- For ages 10 and up
- For 3 to 5 players
- Approximately 15 minutes to complete
- Active Listening & Communication
- Counting & Math
- Logical & Critical Decision Making
- Cooperative & Team Play
- Bluffing and Misdirection
- Child – Easy
- Adult – Easy
Theme & Narrative:
- On the playground, only the strong survive
- Gamer Geek rejected!
- Parent Geek mixed!
- Child Geek mixed!
The playground is not the happy place you think it is. Slides are owned, swings are fought over, and don’t even think about jumping on the monkey bars without permission. Adults only see kids playing and running. What they fail to understand is that behind every child’s smile, laugh, and skip lurks an agenda. The playground is a war zone and the kids who play in it are the soldiers. Time for you to get into the fight!
Tattletale!, designed by Will Emigh and published by Game Salute, is comprised of 4 Plot cards, 3 Opposition cards, 10 Student cards, 5 Glory cards, 1 Horseplay/Homework Tracking card, 1 Teacher/Principal card, 3 Tracking tokens, 5 Scoring tokens, and 1 Lead token. The cards are made of solid card stock and are as durable as your standard playing card. The tokens are made of thick cardboard.
Quick note about the Student cards. My game contained 10, but I believe the game to be provided will only include 5. If it does, you won’t be losing out on anything. I essentially have 2 of every Student card type. When playing, you can only play with 1 of each type, not 2. For example, you cannot play with 2 “Teacher Pets”. Perhaps a moot point, but worth mentioning if anyone wonders why I am listing a higher component count than what you might have in your game.
At Your Desk
To set up the game, first separate the cards by type. You should have different piles for the Plot, Opposition, Student, Glory, Horseplay/Homework, and Teacher/Principal cards.
Second, shuffle the Student cards and hand one to each player, face-down. Players should keep their Student card hidden from their opponents until revealed at the end of the game. Any Student cards not used should be returned to the game box without revealing what the cards.
Third, hand each player 1 Glory Tracker card and 1 Scoring token. Unlike the Student card, the player’s Glory Tracker card is visible to everyone. Each player should place their Scoring token on the “0” space.
Fourth, create 2 sets of Plot cards and set them down in the middle of the playing area. Each set should have 1 “Roughhouse” and 1 “Study” Plot card. Take the 3 Opposition cards and place them, face-down, next to the Plot card piles.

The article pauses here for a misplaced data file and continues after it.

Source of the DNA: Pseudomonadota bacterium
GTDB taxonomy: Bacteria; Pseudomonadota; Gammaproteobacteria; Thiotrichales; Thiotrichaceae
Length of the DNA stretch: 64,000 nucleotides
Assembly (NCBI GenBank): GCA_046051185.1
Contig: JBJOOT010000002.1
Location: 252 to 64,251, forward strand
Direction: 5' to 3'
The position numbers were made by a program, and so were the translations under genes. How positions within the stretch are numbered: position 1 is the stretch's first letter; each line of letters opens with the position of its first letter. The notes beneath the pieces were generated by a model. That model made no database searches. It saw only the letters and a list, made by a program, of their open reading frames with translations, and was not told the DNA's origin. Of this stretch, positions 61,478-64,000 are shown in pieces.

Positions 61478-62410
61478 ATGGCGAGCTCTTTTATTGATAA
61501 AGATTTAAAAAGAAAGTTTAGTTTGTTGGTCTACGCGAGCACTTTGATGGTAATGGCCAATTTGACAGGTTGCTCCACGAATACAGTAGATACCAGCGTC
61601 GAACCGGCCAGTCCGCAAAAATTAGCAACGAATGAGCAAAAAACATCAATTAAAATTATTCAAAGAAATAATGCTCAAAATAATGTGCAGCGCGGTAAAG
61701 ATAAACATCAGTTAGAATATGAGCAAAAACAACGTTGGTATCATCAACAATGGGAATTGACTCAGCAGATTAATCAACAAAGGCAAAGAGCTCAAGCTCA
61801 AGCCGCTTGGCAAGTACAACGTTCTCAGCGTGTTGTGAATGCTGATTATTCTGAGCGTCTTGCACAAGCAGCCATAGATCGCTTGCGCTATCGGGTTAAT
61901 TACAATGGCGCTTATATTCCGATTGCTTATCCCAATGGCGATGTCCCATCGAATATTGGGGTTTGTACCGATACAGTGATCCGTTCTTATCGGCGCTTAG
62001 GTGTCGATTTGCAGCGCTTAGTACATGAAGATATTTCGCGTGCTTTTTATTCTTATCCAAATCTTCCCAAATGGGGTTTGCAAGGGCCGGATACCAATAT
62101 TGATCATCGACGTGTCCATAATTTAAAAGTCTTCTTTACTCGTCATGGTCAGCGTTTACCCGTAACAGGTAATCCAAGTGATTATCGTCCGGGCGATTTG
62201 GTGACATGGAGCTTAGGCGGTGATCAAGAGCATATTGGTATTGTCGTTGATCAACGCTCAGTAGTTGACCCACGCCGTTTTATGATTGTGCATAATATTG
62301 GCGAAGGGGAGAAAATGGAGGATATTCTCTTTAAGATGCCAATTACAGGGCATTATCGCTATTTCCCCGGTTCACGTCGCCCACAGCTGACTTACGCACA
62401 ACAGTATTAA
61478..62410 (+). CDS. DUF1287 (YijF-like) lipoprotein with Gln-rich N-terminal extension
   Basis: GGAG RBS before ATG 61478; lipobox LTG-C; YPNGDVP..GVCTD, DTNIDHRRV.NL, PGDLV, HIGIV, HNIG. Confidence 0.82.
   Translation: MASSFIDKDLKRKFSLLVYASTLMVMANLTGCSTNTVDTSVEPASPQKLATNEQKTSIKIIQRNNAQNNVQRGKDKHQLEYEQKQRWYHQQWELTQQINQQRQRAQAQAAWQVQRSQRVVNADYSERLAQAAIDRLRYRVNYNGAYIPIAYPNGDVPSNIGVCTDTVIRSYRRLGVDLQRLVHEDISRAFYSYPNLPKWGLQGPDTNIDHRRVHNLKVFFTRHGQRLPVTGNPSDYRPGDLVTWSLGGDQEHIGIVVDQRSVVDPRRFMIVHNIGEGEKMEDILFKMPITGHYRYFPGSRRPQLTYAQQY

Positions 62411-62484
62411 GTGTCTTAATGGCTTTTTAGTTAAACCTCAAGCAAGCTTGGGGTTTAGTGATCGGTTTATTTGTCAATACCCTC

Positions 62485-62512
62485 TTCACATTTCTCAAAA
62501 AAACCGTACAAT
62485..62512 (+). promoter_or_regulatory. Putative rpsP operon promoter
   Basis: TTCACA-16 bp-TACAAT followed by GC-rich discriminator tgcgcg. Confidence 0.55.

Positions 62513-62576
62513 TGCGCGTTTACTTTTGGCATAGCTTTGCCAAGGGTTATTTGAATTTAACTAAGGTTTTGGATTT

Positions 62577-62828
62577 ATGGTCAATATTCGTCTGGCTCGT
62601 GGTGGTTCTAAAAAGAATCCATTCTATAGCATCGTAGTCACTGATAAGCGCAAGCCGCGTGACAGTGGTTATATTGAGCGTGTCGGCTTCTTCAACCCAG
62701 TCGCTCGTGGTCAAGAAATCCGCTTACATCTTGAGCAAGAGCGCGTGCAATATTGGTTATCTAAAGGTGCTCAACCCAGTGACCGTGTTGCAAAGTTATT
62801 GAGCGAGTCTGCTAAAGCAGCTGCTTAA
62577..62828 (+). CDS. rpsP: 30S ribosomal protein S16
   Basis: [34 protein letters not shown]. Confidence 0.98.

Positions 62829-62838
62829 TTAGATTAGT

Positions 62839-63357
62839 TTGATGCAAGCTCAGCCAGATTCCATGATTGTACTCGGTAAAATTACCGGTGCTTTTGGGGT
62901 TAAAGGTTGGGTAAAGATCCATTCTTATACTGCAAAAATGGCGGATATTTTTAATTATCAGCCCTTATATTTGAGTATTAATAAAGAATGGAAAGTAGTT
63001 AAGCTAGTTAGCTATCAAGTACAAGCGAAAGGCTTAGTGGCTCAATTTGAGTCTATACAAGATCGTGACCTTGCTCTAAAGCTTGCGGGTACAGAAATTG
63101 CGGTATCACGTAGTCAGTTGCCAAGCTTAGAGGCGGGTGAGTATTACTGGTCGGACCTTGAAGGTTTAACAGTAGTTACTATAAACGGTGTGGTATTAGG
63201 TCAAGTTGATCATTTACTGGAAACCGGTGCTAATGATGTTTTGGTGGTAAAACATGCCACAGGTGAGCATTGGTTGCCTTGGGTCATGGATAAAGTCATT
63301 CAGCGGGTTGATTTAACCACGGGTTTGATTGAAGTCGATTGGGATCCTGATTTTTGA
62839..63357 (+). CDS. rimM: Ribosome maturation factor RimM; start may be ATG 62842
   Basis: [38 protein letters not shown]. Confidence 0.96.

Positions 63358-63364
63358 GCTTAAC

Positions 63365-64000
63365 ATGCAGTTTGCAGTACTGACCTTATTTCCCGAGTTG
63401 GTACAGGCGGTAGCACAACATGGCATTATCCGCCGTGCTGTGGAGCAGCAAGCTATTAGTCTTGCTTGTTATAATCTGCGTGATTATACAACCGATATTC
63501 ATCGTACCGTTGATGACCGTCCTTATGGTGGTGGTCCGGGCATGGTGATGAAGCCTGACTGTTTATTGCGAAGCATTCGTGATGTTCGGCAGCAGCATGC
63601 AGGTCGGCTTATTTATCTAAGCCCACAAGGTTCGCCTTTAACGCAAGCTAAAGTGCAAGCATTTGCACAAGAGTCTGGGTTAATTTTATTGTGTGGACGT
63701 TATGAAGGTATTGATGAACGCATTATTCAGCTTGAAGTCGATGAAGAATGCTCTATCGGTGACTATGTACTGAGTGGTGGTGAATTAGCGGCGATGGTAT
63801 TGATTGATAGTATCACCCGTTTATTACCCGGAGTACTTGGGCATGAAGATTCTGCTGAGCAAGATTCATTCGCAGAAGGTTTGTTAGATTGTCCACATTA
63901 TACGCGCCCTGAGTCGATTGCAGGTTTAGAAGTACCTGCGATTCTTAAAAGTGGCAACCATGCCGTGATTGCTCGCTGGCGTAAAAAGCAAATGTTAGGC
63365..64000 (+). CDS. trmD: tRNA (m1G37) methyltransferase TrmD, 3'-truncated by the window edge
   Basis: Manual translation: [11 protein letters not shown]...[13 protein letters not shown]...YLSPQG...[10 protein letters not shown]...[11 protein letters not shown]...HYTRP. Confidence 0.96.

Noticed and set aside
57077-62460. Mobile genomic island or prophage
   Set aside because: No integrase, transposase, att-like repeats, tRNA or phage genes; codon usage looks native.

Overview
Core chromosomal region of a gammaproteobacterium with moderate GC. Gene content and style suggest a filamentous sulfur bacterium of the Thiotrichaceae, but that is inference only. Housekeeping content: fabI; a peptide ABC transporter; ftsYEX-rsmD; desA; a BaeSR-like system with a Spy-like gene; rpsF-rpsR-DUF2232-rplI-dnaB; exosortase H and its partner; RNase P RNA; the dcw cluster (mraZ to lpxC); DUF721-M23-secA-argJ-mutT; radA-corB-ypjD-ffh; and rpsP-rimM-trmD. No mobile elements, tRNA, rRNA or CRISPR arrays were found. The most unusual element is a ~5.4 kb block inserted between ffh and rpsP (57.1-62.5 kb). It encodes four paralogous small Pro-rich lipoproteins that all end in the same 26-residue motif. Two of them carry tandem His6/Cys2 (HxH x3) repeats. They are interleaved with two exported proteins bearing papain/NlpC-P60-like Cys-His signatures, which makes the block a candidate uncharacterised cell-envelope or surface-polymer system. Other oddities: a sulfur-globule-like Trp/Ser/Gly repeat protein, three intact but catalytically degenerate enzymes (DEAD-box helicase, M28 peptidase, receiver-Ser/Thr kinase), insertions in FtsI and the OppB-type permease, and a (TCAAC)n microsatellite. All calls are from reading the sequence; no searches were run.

Fifth, decide to use the Teacher or the Principal (the Principal makes the game more difficult to win and a bit longer) and set the selected side face-up in the middle of the playing area. Place the Horseplay/Homework Tracker card next to the Teacher/Principal card. Place 2 Tracking tokens in the “0” spaces. Place the last Tracking token on the “0” space on the Teacher/Principal card.
That’s it for game set up. Determine who the first player should be and hand them the Lead token. Time for some shenanigans
On the Playground
Tattletale! is played in rounds (referred to as “Plots”) with no set number of rounds per game. All players will participate in each round, but not have as many actions. A typical round is summarized here.
Step 1: Pass Out the Plots and Assign the Opposition
The current Lead player (the one with the Lead token) takes the 2 sets of Plot cards and gives 1 set to a conspirator of their choice. This can be any other player. Even a player that had already been selected as a conspirator or was the Lead player during the last round. The goal for the Lead player here is to select a player who they think they will be able to trust or manipulate.
The first non-plotter player (i.e. the first player without Plot cards) to the left of the Lead player takes the Opposition cards.
Step 2: Play Opposition
The opposition player now attempts to determine which Plot cards the conspirators will play. There is very little information available to them, but the choices are finite. Each Opposition card is a combination of the Plot cards. Specifically, Study/Study, Roughhouse/Roughhouse, and Study/Roughhouse. The opposition player should select the Plot card combination they think the plotters will select and place it face-down in front of them.
Step 3: Plot and Scheme
The two plotting players (i.e. the two players with Plot cards) now decide on a plot. There are two plots. These are studying and roughhousing. What the two plotters are attempting to do is agree on what Plot card they should both play in an attempt to get points. But there’s a catch. Players can sabotage each other. For example, if 1 player plays the “Study” Plot card and the other plays the “Roughhouse” Plot card, the Plot has been foiled. Additionally, if the opposition player selected an Opposition card that cancels the plotters cards, they will miss out on points. Talk about pressure!
Making this exercise even more interesting (or difficult, depending on your point-of-view), is that all the players, including the opposition, can contribute to the conversation. The opposition knows what they selected and can attempt to subtly persuade the plotters to select certain Plots. At the same time, the other players who are not playing as the plotters or the opposition should do all that they can to guide the game in a way that satisfies their hidden Student card agenda.